I had got up early for a dawn shoot early one morning in mid July – rare in itself given the recent very wet weather we’ve all been suffering! A good forecast for the early morning proved correct and I headed across to Somerset Lavender, nr Radstock to attempt some shots here as the sun rose across this wonderful field of purple. However the sky was clear and devoid of any clouds so after a few shots I abandoned the location feeling that previous visits I had made here had produced better results than those that were possible on this morning. It was now just before 6am and rather than return home empty handed I decided to head over to Devizes and try and find the poppy field, arriving at around 6.45am I headed for the village of Roundway to try and search out the field. After driving around a few lanes trying to work out the geography of the area I decided a dead end lane from the village may be where I needed to head, this climbed steeply up onto Roundway Hill and I could then see the splash of red ahead me – bingo. I needed to continue along a by-way and park before heading along a path to the edge of the field. A real bonus was a small group of trees on the top of the hill fort which provided a nice backdrop to the poppies and a by now blue sky with wispy high clouds forming. A number of successful images were made in what seemed a quite short space of time before the sun lost its intensity as the wispy clouds thickened up to herald the next band of rain to cross the south of the UK in this very wet summer. Having got some decent images “in the bag” I headed back to the car and home for a late breakfast feeling quite pleased that I had at last got some shots in decent light in this awful summer – let alone that they were of a field full of poppies. Oh and it was raining again by the time I got home!

Whispy clouds and Poppies at Roundway Hill, Wiltshire. Canon 5D Mk11 with Sigma 17-35mm lens. 1/15th sec @ F16. Lee Polariser & Manfrotto tripod.

 

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Road to the Isles

A three week camper van expedition to the Scottish Highlands & Islands in search of landscape perfection – oh and a little steam!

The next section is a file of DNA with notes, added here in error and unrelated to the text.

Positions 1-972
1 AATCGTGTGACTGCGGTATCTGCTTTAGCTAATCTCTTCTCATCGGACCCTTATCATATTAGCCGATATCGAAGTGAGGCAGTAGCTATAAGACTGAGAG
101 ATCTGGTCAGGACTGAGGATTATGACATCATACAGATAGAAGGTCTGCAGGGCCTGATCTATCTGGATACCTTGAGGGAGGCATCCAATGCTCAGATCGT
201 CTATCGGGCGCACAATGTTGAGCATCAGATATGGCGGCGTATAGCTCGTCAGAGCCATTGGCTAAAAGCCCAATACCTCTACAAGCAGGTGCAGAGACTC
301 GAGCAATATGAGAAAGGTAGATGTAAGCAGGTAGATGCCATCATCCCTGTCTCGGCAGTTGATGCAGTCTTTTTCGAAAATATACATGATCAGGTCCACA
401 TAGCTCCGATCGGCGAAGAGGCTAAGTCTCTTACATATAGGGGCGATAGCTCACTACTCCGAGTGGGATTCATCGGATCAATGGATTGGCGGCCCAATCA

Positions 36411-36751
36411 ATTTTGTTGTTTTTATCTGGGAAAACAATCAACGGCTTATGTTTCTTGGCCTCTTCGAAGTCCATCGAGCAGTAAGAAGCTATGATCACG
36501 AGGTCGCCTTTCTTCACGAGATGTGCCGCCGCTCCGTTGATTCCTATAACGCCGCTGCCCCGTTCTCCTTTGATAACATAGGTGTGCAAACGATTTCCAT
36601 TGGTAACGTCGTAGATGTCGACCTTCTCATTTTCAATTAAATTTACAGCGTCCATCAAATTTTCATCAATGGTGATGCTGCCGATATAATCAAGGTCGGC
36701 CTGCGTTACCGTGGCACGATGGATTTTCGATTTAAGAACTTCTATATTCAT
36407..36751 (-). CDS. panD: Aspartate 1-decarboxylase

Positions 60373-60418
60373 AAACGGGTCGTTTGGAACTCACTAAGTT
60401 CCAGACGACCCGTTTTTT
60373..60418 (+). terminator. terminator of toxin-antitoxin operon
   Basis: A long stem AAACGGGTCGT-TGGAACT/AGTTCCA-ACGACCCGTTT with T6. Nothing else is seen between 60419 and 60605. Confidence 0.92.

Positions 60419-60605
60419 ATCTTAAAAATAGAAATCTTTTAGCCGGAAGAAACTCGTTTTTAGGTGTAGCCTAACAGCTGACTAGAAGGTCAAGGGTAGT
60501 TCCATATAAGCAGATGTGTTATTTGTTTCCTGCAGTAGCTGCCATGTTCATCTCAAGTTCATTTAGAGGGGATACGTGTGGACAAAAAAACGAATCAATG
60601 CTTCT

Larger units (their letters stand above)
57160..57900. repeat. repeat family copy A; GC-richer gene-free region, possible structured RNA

A long planned trip to Scotland in spring lighting conditions when the mountain regions still have their winter feel about them but the days are longer and the weather often a little more comfortable. The plan was made even better when a good client of mine requested a 1-2-1 workshop session on Skye, which was agreed for mid April, fitting in nicely with our planned trip north. My wife, Jane, joins me on these long trips and in between enjoying the scenery caters for my needs very well – I could not wish for better companionship. We decided to visit the outer Hebridean islands of Lewis and Harris and then return across to Skye to meet David for the workshop before finishing off with some attempts on the annual Great Britain steam special as it made its way around Scotland.

My gear is a Canon 5D Mk11 together with Canon 24-105mm L lens and Sigma 17-35mm lens, used with a Lee filter kit and Manfrotto Carbon Fibre tripod to keep the weight down.

Elgol sunset, Isle of Skye. Canon EOS 5D Mk11 with Sigma 17-35mm lens. Lee ND6 and 0.9 ND Grad filters used. 30 secs @f25.

Using our camper van we set off on April 4th and through some pretty appalling weather conditions around the midlands but the forecast was indicating better conditions further north. It did indeed brighten up as we progressed north along the M6 and arrival in Keswick was to a very pleasant, if chilly, afternoon.